In this course, we will investigate the reality and meaning of the famous categories of Aristotle. He introduces them as logical concepts, as modes of predication occurring in various sorts of propositions. He does this work in the book called the Categories. He goes on to argue, however, in Book 5 of the Metaphysics, that the categories correspond to modes of being, a claim that sets the stage for many of the conclusions he draws in the Metaphysics, for example, in Book 7. Ultimately, they underpin theology itself, as he shows in Book 12. Prior to these metaphysical considerations, Aristotle shows that the categories are necessary in defining concepts belonging to natural philosophy, for example, the definitions of nature and motion.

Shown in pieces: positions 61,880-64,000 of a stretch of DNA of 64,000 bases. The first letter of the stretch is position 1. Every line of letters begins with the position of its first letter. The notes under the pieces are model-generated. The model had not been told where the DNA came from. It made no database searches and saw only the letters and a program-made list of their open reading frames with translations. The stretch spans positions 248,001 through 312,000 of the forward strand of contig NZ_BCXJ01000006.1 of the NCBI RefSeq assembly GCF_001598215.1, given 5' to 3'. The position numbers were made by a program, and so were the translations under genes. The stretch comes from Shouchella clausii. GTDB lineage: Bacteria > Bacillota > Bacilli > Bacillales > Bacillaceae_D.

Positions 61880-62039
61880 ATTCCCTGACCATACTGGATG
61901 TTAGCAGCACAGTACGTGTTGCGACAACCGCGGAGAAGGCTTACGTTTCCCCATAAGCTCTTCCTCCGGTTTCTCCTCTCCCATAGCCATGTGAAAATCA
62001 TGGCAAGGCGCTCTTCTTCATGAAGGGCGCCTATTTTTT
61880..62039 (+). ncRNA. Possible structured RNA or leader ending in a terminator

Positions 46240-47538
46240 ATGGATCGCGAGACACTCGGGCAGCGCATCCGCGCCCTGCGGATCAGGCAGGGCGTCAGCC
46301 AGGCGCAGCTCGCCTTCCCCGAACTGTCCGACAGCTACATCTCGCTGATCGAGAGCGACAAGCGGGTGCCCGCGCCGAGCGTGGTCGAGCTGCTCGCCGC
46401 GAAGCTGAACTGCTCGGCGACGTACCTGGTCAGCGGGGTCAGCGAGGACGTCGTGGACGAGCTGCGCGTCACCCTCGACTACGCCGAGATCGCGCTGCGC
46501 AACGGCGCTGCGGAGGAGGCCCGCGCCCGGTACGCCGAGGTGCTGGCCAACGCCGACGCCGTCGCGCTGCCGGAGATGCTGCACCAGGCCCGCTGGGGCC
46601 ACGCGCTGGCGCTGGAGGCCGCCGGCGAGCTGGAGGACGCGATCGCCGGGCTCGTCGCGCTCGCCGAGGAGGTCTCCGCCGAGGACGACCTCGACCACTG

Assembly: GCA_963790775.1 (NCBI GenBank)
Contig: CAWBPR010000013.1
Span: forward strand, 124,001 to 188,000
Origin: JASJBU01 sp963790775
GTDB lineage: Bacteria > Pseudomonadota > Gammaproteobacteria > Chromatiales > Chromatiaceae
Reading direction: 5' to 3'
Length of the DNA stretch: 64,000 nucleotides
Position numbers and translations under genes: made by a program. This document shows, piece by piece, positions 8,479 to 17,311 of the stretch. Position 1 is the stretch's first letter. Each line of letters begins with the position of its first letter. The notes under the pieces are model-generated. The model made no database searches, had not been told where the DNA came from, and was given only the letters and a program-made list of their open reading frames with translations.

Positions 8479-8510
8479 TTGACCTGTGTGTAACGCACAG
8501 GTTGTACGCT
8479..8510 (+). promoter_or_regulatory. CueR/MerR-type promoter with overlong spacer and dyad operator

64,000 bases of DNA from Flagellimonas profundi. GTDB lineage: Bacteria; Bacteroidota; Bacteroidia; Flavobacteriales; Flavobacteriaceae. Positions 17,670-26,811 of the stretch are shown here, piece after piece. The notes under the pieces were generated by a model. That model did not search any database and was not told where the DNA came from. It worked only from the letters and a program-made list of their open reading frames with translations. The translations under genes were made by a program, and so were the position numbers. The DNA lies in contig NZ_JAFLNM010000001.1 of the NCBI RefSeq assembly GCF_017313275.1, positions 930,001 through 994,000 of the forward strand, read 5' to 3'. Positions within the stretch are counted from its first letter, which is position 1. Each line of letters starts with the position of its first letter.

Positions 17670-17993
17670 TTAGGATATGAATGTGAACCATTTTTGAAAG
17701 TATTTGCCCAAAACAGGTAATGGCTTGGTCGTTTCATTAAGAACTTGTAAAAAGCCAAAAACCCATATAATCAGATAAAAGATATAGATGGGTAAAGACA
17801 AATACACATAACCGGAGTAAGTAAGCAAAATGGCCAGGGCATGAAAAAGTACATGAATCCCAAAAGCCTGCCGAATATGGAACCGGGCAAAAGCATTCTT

Consequently, in order to lay out an overarching view of Aristotle’s use of the categories in his philosophy, we will first consider his view of them in the Categories as logical concepts, i.e., as predications (kategoria in Greek). Then we will look at the role of the categories in the definitions of nature and motion in Book 2 of the Physics. Finally, we will look at the role they play in defining being itself in Books 5 and 7 of the Metaphysics, along with a glimpse of their application to the Divine Being itself in Book 12.